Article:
When G started t-ball four years ago he was not the kid who played with dandelions in the outfield. My son has always been very intense, very eager to please, which meant he over thought every step of every play in every t-ball game; playing with dandelions never crossed his mind, because playing with weeds would not have been obeying the coaches. This over-thinking lead to errors in the outfield: from letting another kid grab the ball because it might have technically been that other kid’s, or running from the outfield to the pitcher with the ball when the ball should have been thrown because G was not yet confident in his abilities to throw the ball, but he WAS confident in his abilities to run with it.
As other moms promised would happen but about which I was skeptical, my son has learned appropriate aggression on the ball field.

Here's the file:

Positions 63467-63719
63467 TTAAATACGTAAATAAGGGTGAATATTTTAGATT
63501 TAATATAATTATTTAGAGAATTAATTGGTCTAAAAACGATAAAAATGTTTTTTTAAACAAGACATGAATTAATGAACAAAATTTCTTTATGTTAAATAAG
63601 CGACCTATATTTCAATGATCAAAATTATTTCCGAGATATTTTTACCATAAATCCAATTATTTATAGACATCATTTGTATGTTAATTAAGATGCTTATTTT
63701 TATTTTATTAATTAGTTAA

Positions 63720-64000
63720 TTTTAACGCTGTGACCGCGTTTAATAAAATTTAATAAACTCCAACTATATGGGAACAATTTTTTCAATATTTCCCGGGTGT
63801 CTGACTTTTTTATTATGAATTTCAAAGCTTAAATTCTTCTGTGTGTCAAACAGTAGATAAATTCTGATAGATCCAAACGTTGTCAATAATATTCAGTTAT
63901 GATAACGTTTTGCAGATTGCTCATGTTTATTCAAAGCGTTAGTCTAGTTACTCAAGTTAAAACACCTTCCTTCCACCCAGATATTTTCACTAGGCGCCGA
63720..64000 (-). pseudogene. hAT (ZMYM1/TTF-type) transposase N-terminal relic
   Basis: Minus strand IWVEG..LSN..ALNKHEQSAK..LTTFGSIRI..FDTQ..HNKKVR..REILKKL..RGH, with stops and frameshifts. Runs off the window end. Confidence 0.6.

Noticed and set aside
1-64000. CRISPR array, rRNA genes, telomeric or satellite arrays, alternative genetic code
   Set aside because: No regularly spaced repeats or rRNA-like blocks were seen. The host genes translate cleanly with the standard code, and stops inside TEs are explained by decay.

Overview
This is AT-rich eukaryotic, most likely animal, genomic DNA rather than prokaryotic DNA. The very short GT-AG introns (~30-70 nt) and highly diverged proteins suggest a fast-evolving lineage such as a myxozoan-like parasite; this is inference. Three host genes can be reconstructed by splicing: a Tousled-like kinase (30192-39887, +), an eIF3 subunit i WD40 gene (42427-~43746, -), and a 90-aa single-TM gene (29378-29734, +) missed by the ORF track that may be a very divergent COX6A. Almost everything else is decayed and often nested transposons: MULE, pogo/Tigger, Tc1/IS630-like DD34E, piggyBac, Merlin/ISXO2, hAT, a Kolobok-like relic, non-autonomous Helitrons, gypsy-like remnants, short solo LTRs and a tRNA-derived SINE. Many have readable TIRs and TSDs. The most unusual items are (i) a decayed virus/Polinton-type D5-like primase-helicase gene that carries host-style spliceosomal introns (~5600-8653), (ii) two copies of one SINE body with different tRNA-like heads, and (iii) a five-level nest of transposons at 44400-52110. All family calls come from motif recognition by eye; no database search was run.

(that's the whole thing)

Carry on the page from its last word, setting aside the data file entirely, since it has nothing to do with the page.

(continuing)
In the first game of the season, G twice ran for and fielded a grounder that was not technically his. After the second occurrence his teammate frustratedly hollered at him, “That’s not your ball!” To which G shrugged his shoulders and said, “You should have run up and got it.”
Thursday night G was the third baseman. The kid at bat hit the ball to the pitcher, who caught it and threw the ball to G, who had the kid from second coming toward him. G caught the ball clean and stomped on third base, forcing out the kid from the other team.
And I just thought, Whoa. My kid totally knows what he’s doing. No hesitation, no fumbling, no over-thinking or over-awareness that an entire crowd was watching his move. He just caught the ball, got the kid out, and threw the ball to the pitcher to stop the play.
That is what makes your kid’s baseball game fun to watch. For me, it used to just be fun to watch my cute little son on the field, foibles and all. Now that there’s a real game occurring in front of me and my son is an intrinsic part to the game, it’s exciting.
I’m finally understanding all those sports moms.